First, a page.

|Builder:||LNER / BR Gorton|
|Engine:||4 Metropolitan-Vickers 186 traction motors (1, 500v DC OHLE)|
|Power:||1, 300 hp (969 kW) - higher power output available for limited periods|
The production EM1 class it was known (later classified as Class 76) had a number of improvements thanks to invaluable experience with running the prototype on the Continent and proved to be a highly reliable locomotive on British metals. However it always suffered from a rough ride especially at speed  with the bogies being coupled together via an articulated joint (hence Bo+Bo) giving problems though later work helped improved matters and riding . Although designed for mixed traffic the Class 76 spent much of its time on freight traffic, often coal traffic. This however dwindled throughout the 1970s and the Woodhead Line was closed in 1981 .
Although when built the Class 76 (and its express passenger counterpart the Class 77) had been probably the most advanced trains in Britain, BR had standardised on AC overhead collection not DC (outside of the Southern Region third rail network of course) so when their line was closed they had nowhere else to go to. One Class 76 has been preserved and is with the National Railway Museum in York.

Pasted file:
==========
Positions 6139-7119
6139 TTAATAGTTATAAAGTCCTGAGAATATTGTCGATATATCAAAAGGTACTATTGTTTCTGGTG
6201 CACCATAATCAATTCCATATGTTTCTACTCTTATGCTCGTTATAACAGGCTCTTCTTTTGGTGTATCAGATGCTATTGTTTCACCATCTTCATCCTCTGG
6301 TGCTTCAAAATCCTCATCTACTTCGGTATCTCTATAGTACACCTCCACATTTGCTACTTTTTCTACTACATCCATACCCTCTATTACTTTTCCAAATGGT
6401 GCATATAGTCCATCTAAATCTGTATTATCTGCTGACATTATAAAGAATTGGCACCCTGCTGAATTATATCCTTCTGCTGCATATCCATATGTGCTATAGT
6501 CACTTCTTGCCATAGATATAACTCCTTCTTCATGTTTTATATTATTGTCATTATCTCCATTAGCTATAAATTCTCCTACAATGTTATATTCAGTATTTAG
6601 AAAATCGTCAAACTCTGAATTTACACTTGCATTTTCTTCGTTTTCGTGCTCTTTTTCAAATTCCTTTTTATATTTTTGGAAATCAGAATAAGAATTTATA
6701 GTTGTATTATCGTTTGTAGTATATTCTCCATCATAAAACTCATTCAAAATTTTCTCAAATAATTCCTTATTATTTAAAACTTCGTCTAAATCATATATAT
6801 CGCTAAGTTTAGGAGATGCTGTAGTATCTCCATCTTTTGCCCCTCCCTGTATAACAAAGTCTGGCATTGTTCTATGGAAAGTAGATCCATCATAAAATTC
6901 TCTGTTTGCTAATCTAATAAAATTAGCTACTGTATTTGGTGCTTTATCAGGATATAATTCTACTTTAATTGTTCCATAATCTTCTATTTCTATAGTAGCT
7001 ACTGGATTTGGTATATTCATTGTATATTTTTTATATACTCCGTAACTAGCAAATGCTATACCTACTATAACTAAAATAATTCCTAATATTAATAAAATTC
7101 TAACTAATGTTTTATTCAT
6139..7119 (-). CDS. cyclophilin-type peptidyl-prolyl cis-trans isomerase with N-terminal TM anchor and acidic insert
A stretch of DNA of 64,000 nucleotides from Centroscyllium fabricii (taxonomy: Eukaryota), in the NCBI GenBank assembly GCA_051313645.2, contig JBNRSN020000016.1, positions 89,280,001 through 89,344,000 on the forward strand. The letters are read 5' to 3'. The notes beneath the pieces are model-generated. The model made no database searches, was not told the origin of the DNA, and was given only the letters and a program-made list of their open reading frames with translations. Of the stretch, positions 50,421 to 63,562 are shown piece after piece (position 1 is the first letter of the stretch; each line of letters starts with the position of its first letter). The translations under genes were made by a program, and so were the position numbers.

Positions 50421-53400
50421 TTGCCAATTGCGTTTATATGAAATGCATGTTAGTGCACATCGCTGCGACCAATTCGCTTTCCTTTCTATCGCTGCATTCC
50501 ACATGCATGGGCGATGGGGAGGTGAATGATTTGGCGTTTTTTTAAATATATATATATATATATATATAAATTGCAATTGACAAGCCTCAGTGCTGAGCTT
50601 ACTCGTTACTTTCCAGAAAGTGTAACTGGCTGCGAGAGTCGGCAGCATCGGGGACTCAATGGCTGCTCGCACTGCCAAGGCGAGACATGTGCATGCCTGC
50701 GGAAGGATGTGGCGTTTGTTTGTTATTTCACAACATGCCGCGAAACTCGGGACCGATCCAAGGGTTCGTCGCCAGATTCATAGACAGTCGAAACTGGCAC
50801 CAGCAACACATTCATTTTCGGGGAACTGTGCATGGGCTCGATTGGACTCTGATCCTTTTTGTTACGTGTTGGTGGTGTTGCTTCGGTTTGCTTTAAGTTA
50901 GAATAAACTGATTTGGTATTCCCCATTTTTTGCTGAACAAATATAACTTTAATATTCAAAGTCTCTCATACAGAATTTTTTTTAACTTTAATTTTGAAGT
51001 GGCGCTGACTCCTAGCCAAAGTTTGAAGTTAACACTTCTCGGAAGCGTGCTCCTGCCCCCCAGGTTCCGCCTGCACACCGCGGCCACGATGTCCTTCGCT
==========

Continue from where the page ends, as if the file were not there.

|26020 at the NRM York|
|26020 is preserved in British Railways black livery|
|26020 in BR days, photographer/location unknown (KJD Collection)|
|Another view of 26020, note the raised pantograph|
 Colin J. Marsden (ed.), "BR/LNER Bo-Bo - EM1 Class 76", Modern Locomotives Illustrated No. 215 October-November 2015 (DC Electric Locomotives) p. 40
 R.L. Vickers, DC Electric Trains and Locomotives in the British Isles (David & Charles, 1986) p. 61
 Alan Whitehouse, The Woodhead Route (Ian Allan, 2014) p. 12
 Whitehouse, Woodhead p. 13
 Brian Haresnape, Electric Locomotives (Ian Allan, 1983) p, 25
 John Glover, BR Diary (Ian Allan, 1985) p. 62